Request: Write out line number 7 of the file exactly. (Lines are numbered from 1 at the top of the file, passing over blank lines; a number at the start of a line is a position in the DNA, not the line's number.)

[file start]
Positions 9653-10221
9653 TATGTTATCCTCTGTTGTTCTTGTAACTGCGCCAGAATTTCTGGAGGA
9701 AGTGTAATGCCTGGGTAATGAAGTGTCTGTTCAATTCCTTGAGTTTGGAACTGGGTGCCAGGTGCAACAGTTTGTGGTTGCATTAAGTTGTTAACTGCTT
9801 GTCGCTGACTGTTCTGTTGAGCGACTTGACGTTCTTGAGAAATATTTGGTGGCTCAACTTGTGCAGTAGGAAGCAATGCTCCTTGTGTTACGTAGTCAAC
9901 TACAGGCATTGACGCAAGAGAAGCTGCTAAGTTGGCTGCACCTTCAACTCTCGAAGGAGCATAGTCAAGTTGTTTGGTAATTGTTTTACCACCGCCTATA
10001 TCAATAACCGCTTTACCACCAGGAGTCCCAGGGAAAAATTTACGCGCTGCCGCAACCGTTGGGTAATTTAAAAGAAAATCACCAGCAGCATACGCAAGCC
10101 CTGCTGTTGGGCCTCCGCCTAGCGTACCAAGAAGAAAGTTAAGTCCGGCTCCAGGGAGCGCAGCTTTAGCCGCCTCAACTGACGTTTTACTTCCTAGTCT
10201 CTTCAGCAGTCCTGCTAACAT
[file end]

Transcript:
10101 CTGCTGTTGGGCCTCCGCCTAGCGTACCAAGAAGAAAGTTAAGTCCGGCTCCAGGGAGCGCAGCTTTAGCCGCCTCAACTGACGTTTTACTTCCTAGTCT